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Fixing the Agile Digital Transformation | @DevOpsSummit #Agile #DevOps

Virtually every large organization has a massive boat anchor dragging them down – slow IT.

Enterprises are finally realizing that digital transformation must be end-to-end if they want to remain competitive in today’s software-driven, customer-focused world – but virtually every large organization has a massive boat anchor dragging them down – slow IT.

Legacy technology woes are bad enough – but what really makes slow IT slow are the people and the processes they follow. Nobody likes to change, yet change is what digital transformation is all about.

Some organizations look for shortcuts. Let fast go fast and let slow go slow, Gartner says – but that road leads to ruin, as competitiveness slips through the fingers of executives fool enough to take such advice.

Instead, we must fix slow. Not an easy task, to be sure – but nevertheless quite achievable. And yet, every enterprise will face its unique challenges as it wends its way toward successful transformation. In spite of all the roadblocks, however, there is a straightforward path to achieving the change necessary – the agile digital transformation way.

Getting to Square Zero
The real work of digital transformation can’t even begin until an organization has cleaned up the worst of its particularly nasty messes. For example, if your IT shop doesn’t know what applications it is responsible for or has no idea what systems talk to which, then you have issues you must address before you can begin.

Similarly, in many cases the challenges are organizational or process-centric – and while there are always certain similarities from one organization to another, every situation is different, and thus calls for a different approach.

In keeping with the ‘agile’ part of agile digital transformation, therefore, the best course of action is to fix what’s broken iteratively, with a constant focus on customer priorities to drive the decision making process as to what you should fix first.

Make no mistake – you’re eating an elephant here, so your best bet is ‘one bite at a time.’ Instead of facing an intractable morass all at once, break up the challenge into tasks that your organization can accomplish, and repeat as necessary. It’s far more desirable to be successful at a series of smaller tasks than to fail spectacularly upon attempting to tackle a transformation initiative as a big-bang effort.

Be careful, however, to avoid being dogmatic in your approach. Don’t follow any particular methodology if it doesn’t meet the needs of the day. Better to be iconoclastic and throw away rules and advice that don’t suit the situation at hand. If any consultant or analyst firm or management guru gives you a recipe to follow, don’t take their advice simply because they give it.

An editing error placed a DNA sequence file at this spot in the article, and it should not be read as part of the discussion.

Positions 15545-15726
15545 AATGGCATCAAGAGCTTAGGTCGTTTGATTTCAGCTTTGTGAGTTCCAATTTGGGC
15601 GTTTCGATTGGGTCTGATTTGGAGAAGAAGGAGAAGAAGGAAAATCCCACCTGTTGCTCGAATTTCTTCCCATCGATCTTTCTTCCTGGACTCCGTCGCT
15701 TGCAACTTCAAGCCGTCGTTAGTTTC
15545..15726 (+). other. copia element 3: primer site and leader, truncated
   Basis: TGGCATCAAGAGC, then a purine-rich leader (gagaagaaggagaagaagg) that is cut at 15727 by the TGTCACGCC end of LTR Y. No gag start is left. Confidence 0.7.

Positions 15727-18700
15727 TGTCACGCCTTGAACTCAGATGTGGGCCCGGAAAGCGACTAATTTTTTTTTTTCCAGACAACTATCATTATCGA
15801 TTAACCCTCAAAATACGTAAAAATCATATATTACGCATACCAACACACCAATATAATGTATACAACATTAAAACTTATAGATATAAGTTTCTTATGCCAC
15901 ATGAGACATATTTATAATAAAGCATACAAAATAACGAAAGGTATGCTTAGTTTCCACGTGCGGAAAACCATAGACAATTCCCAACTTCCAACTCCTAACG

Beware the Three Fallacies of IT Decision Making
Three common fallacies – untruths that nevertheless seem true – derail many a transformation initiative. The best way to avoid such a fate is to understand and recognize the erroneous thought patterns when they occur.

I discussed the first fallacy in my last Cortex newsletter: failing to consider opportunity risk when evaluating your risk profile. Lowering risk short term only to drive your enterprise into an uncompetitive death spiral is a fallacious risk calculation. Don’t do it!

The second fallacy to avoid is the sunk cost (AKA good money after bad) fallacy. The fact you’ve already spent money on an approach is not a good reason to stick with it if a better approach presents itself. If you spent $10 million on that dinosaur of an ERP system, for example, and today you realize there’s a far more flexible, cloud-based alternative that will cost you less starting today, those $10 million shouldn’t figure into your decision making.

The third fallacy actually has two sides to it. The first side: the ‘shiny things’ fallacy. Don’t base a decision on the fact that some new technology or approach is the new, cool, ‘in’ thing to do. Every year there are new buzzwords – Containers! Microservices! Cognitive computing! Such technologies may or may not meet your needs, but don’t let the fact that they are hot buzzwords sway your decision.

The converse of the shiny things fallacy is the ‘legacy’ fallacy – assuming that just because something is old or out of fashion, then it’s necessarily a good idea to get rid of it. Mainframes in particular are especially susceptible to this fallacy, as younger CIOs jump to the conclusion that digital transformation requires the retirement of these workhorses of IT. As I’ve written before, however, such reasoning is fallacious. The bottom line: if it ain’t broke, don’t fix it.

The Key to Organizational Change
I’ve written in earlier articles
about how self-organization is essential for building agile organizations, and is thus critically important to any digital transformation initiative. How, then, do you introduce self-organizational principles to the hidebound, rigidly hierarchical organizational structures and associated business processes of slow IT?

The answer: DevOps. If you’re not ‘doing’ DevOps (for want of a better verb), then start. If you are doing DevOps (but poorly), then get better at it. DevOps perking along nicely? Then extend it horizontally, beyond just dev and ops to SecDevOps and BizDevOps. The names don’t matter, but the approach does.

DevOps is more than just a way to build better software faster. It’s even more than a cultural shift that drives such improvements. DevOps is a self-organization ‘virus’ that can infect your whole enterprise with self-organizing principles that drive agility at velocity.

DevOps – or DevOps-like principles, as we don’t want to be overly dogmatic here – are the key to changing the culture, not just in IT, but across the organization. Even if your company doesn’t develop software internally, you should still move to a DevOps organizational model. It will be different from the DevOps we see in software development shops to be sure, but you should still do it.